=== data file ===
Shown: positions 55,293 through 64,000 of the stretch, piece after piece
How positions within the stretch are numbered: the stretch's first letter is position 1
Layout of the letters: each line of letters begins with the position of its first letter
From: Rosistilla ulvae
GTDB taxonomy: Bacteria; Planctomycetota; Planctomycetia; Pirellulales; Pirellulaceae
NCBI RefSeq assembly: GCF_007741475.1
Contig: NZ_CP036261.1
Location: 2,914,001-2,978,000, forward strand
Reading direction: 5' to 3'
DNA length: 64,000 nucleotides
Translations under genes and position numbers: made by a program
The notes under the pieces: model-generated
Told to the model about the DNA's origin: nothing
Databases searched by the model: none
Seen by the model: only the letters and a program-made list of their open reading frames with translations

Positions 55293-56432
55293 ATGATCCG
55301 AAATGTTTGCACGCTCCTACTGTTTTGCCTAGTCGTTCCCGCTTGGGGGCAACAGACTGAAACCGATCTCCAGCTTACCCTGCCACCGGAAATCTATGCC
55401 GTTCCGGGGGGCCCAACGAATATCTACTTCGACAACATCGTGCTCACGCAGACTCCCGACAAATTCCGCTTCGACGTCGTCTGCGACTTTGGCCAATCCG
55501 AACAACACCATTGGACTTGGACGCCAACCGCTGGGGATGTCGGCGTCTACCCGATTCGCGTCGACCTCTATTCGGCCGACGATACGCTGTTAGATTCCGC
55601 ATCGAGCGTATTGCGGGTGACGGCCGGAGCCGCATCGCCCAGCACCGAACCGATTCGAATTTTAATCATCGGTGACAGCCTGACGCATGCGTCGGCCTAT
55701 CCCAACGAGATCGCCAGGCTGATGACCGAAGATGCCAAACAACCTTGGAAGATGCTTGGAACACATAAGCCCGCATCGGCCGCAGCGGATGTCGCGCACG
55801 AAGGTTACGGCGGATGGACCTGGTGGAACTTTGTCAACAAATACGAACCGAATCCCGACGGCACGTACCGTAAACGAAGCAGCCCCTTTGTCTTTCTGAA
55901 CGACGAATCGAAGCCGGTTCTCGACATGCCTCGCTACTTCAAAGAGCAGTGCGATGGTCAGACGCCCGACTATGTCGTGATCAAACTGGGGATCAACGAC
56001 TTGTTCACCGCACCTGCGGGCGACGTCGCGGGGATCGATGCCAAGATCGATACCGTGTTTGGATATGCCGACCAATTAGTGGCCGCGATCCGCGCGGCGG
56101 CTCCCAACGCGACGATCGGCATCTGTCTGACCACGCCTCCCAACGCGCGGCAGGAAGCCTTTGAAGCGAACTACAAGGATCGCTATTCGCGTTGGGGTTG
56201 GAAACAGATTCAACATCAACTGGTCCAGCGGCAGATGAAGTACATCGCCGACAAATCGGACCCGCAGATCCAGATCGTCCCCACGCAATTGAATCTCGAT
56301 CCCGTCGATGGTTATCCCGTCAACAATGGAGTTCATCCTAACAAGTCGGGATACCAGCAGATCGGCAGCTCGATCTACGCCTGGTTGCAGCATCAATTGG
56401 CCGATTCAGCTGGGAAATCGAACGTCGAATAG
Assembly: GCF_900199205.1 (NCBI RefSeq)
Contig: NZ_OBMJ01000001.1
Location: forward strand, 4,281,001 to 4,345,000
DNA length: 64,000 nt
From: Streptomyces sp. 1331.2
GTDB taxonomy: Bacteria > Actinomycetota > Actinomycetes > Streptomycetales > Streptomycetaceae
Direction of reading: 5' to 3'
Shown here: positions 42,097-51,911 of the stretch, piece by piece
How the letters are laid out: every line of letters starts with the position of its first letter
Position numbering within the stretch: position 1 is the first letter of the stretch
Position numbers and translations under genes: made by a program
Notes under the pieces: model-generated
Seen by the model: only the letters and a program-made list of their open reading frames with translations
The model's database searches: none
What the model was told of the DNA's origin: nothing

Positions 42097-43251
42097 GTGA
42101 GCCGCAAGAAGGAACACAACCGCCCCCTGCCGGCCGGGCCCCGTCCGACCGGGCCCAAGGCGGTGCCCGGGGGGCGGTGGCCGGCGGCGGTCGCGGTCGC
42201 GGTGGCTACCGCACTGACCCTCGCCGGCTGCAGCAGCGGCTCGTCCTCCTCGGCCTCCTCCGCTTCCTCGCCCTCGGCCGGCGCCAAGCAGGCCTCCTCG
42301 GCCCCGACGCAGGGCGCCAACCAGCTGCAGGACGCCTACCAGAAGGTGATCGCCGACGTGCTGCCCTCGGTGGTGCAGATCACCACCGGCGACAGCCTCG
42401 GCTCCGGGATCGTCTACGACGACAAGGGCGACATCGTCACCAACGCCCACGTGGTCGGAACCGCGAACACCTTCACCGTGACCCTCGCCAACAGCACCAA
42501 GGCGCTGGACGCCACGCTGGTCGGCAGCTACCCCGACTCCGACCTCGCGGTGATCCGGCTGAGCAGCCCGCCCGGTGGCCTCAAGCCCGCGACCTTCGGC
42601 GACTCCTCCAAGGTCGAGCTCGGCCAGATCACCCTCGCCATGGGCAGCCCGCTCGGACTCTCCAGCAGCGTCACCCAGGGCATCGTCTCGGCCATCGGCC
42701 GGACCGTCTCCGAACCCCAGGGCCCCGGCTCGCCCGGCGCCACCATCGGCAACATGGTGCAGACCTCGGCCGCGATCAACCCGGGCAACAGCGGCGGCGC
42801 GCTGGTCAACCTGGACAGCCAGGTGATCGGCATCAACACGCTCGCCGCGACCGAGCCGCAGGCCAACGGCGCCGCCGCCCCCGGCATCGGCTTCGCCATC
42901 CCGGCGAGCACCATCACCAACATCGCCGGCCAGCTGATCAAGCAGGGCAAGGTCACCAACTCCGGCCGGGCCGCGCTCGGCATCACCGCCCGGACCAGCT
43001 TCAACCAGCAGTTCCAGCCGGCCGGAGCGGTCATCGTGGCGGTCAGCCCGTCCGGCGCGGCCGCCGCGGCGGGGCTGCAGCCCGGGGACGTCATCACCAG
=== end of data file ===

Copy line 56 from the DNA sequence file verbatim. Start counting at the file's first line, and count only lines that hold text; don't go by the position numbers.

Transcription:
43001 TCAACCAGCAGTTCCAGCCGGCCGGAGCGGTCATCGTGGCGGTCAGCCCGTCCGGCGCGGCCGCCGCGGCGGGGCTGCAGCCCGGGGACGTCATCACCAG